Tustin Psychologist | What exactly is depression, and how common is it?

As a Tustin Psychologist I find that depression is characterized by changes in mood, self-attitude, cognitive functioning, sleep, appetite, and energy level. Depression causes suffering, decreases quality of life, and causes impairment in social and occupational functioning (Centers for Disease Control and Prevention, 2008). Depression is further defined by the American Psychological Association as “a fluctuation in normal mood ranging from unhappiness and discontent to an extreme feeling of sadness, pessimism, and despondency” (APA, 2008). Recent studies have shown that in any 2-week period, 5.4% of Americans 12 years of age and older experienced depression. Depression in youth is a relapsing and remitting condition that will reoccur in over half of children and adolescents (Gordon, Tonge & Melvin, 2011).

Do children commit suicide?

Thoughts about, plans or attempts at suicide are among the symptoms of major depression and need to be assessed and treated by a professional. Suicide is the third leading cause of death for youth ages 10-24, and it is the second leading cause of death among college students (Boesky, 2011).  If you think your child might be at risk for harming him or herself, seek the help of a professional as soon as possible.

What are the warning signs?

Look at the child’s physical appearance. Has it changed? You may see evidence of depression, such as a lack of interest in appearance, disturbed sleep patterns, a change in appetite accompanied by either weight gain or loss. They may seem to have lost interest in hobbies or activities they previously enjoyed. Teachers might report a significant change in their schoolwork or grades. The child may engage in activities such as giving away his or her possessions, withdrawing from friends, family, school, or their job. They may develop a preoccupation with death. Abrupt personality changes might be evident. Engaging is self-destructive or risky behavior might also be a sign that the child is thinking about suicide. Feelings of inadequacy, hopelessness, or excessive guilt are also indicative of possible suicidal ideation.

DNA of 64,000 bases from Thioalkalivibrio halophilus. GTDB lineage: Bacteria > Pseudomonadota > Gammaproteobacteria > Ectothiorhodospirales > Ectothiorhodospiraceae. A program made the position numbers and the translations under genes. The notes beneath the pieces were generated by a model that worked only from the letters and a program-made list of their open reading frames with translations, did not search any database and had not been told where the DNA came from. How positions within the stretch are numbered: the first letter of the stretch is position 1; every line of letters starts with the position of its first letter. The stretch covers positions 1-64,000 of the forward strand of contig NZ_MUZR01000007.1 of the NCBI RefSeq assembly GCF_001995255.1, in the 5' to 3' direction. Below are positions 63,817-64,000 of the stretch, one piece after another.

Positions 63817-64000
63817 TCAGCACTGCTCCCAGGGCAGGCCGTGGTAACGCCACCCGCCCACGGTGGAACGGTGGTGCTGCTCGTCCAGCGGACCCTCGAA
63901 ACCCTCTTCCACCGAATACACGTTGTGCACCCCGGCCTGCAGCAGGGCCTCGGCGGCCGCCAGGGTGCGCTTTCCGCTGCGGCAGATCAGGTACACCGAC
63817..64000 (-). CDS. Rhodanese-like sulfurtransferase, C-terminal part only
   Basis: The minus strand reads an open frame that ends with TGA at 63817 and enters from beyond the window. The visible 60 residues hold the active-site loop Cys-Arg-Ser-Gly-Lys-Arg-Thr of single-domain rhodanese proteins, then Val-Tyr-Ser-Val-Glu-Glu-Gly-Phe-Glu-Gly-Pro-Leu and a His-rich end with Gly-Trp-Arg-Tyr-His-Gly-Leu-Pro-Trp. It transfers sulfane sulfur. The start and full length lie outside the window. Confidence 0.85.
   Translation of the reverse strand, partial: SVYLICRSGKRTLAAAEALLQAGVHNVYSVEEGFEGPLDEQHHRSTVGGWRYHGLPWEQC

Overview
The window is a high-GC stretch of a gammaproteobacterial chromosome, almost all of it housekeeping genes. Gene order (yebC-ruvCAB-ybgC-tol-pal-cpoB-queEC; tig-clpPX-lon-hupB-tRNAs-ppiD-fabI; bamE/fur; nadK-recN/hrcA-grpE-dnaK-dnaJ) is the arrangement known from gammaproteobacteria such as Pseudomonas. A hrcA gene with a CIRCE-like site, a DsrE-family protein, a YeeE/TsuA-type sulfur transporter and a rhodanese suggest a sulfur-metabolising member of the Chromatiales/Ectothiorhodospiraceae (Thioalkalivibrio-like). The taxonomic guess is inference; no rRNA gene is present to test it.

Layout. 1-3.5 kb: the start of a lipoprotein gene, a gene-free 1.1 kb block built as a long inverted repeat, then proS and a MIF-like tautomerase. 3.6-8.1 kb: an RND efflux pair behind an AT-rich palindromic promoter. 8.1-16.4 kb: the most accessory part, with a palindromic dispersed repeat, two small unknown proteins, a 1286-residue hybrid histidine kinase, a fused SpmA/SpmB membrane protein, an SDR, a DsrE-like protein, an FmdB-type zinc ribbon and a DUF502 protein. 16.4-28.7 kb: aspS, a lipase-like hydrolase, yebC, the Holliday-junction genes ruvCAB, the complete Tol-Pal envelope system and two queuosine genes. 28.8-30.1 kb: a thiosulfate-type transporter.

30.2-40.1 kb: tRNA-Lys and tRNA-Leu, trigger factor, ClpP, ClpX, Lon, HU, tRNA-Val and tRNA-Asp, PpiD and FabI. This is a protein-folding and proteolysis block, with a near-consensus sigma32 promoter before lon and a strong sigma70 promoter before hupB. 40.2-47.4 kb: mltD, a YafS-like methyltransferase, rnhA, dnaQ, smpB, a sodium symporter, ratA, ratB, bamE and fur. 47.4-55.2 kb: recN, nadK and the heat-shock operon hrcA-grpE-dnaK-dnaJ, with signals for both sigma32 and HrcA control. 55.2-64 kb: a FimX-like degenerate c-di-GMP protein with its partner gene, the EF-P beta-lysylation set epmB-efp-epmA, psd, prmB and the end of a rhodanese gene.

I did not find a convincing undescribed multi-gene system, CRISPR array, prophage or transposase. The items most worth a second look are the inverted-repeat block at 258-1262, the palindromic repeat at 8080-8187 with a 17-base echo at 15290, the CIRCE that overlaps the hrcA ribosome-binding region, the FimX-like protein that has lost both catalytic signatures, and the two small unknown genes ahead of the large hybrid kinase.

Listen to what the child is saying. You might hear things like:

“I just can’t do anything right.”

“I just can’t take it anymore.”

“I wish I were dead.”

“Everyone will be better off without me.”

“All of my problems will end soon.”

“I wish I could just go to sleep and never wake up.”


Seek the help of a professional. Psychologists are trained to assess for depression and suicide. Children and adolescents at imminent risk for suicide are typically hospitalized for safety and stabilization. Other times children are released to their family or other caregivers who are able to provide constant supervision and support to keep them safe. Caregivers agree to remove or secure all potentially dangerous items or substances from the home (guns, knives, prescription or over the counter medications, alcohol, etc.). Therapy by a licensed psychologist can help treat children and adolescents who are suffering from depression. If you think your child is at risk, get help today.


Dr. Lisa Schenitzki is a clinical psychologist specializing in individual, couples and family therapy, as a Tustin psychologist, I maintains a private practice in North Tustin, California. Visit her website: www.talk2drlisa.com for more information and to contact her today.